The LG Ultrawide Monitor gives you the freedom to see your work on one clean surface regardless of whether you’re working 2D or 3D.  When you’re working in Photoshop, Illustrator, or InDesign, monitor landscape size is directly linked to efficiency of your work. For those of you who had used two monitors in the past you’ve felt the pain of having to calibrate monitors for hours so that the colors matched from one screen to the next. Well with the Ultrawide you don’t have to lift a finger. LG’s own True Color Finder software and built-in scaler robustly sustains color consistency round clock, across all of your images.

This monitor is a game changer for anyone working within the creative world. Regardless of whether you’re designing the next issue of a magazine, editing music, or working on the next groundbreaking 3D animation the LG 34 inch Ultrawide QHD Monitor is the only choice for you!

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Néle Azevedo’s Ice Figurines Melt In The Streets To Remind Viewers Of The Dangers Of Global Warming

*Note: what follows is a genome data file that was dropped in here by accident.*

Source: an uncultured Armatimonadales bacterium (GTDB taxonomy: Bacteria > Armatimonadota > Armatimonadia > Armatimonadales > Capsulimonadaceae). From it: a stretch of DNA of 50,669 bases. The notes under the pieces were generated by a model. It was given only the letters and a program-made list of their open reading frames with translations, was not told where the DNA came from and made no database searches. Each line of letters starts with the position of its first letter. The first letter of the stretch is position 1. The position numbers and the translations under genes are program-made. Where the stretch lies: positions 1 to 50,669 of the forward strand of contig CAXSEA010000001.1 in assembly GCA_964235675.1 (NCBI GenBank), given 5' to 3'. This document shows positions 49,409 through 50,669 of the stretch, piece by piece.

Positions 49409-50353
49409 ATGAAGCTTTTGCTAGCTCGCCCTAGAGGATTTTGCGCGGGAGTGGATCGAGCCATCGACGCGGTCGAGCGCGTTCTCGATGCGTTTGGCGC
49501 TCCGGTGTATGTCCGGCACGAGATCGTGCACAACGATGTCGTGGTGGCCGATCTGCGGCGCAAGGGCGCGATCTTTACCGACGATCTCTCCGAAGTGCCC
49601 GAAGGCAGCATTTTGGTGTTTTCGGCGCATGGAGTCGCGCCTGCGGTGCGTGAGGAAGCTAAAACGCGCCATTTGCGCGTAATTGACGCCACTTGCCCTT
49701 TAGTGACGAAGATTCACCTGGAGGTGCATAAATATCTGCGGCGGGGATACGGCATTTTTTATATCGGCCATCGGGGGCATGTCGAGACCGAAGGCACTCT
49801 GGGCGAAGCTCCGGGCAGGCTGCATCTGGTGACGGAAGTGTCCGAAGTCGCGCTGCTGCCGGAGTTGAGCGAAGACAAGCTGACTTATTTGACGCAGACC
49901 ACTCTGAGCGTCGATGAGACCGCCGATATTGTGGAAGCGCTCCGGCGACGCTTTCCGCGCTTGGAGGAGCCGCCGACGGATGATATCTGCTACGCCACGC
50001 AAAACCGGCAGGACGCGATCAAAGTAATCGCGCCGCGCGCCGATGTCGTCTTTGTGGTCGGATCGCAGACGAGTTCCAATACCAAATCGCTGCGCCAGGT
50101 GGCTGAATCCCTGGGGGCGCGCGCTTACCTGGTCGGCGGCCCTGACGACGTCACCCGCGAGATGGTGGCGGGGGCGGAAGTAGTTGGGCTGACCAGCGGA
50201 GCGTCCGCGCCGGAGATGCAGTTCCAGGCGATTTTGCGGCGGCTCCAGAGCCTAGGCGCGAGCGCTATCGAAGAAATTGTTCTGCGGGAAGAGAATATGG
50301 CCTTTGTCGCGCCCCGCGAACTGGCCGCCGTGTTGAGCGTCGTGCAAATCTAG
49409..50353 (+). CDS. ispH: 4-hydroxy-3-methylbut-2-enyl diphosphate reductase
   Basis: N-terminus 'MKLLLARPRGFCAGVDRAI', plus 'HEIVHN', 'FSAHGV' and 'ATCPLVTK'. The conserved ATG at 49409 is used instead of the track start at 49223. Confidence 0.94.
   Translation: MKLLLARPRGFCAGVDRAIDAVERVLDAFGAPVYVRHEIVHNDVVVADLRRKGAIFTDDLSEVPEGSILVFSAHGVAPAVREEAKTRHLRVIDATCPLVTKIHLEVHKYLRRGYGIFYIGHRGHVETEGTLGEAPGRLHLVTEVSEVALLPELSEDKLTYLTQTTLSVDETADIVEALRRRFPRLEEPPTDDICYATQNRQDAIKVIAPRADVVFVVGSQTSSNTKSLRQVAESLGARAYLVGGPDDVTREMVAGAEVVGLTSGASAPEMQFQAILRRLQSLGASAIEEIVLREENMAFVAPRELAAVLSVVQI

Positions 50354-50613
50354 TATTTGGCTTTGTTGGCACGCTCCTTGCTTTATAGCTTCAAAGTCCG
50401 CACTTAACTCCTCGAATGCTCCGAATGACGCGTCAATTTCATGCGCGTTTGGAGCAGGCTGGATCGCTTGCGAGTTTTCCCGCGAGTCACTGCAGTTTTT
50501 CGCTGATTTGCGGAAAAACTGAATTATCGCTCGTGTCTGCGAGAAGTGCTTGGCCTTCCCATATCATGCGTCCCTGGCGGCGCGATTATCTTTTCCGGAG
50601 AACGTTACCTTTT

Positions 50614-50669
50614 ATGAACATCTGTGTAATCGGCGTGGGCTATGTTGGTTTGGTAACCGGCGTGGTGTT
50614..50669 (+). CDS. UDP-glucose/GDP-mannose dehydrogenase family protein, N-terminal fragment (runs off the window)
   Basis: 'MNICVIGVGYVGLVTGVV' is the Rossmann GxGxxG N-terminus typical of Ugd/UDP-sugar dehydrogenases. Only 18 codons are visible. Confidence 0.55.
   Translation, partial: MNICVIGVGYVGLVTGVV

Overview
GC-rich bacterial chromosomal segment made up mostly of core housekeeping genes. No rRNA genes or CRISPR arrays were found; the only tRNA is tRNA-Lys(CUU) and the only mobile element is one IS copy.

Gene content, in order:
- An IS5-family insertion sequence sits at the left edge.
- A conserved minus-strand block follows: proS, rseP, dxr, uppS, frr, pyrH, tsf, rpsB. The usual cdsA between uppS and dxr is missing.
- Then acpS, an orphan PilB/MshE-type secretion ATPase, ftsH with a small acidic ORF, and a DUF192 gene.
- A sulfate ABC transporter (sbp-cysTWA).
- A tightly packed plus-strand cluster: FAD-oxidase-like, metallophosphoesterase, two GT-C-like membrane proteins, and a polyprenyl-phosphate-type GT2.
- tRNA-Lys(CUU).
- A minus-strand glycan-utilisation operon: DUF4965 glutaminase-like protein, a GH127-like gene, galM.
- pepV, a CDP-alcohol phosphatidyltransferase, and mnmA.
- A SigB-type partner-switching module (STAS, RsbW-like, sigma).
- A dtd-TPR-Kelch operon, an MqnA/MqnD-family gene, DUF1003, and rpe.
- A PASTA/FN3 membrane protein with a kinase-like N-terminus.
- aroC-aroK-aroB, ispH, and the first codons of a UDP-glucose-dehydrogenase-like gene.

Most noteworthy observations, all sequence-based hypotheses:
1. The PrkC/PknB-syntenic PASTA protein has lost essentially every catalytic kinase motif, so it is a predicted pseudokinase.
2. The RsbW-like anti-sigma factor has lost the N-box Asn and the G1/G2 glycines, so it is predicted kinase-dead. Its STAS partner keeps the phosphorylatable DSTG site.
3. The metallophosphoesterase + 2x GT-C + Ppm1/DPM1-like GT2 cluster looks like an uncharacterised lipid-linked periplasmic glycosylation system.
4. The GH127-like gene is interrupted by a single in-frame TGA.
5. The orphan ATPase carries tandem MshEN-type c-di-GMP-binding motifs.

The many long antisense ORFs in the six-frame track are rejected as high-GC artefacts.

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In 2009, Brazilian artist Néle Azevedo created 1000 men and women figurines made out of ice for the completion of her Public art installation, The Minimum Monument (Melting Men). Throughout its life in the outdoor space, the ice figurines slowly melted until their disappearance. Originally placed in Berlin’s Gendarmenmarkt Square, the piece was to bring awareness of Global Warming. Minimum Monument was then installed in Ireland as part of the Festival of Queens; there, the artist, recreated the original in order to visually remind people of the melting ice caps in Greenland and Antarctica. Since then, the installation has travelled to many cities around the world and it remains internationally known as ‘climate-change art’.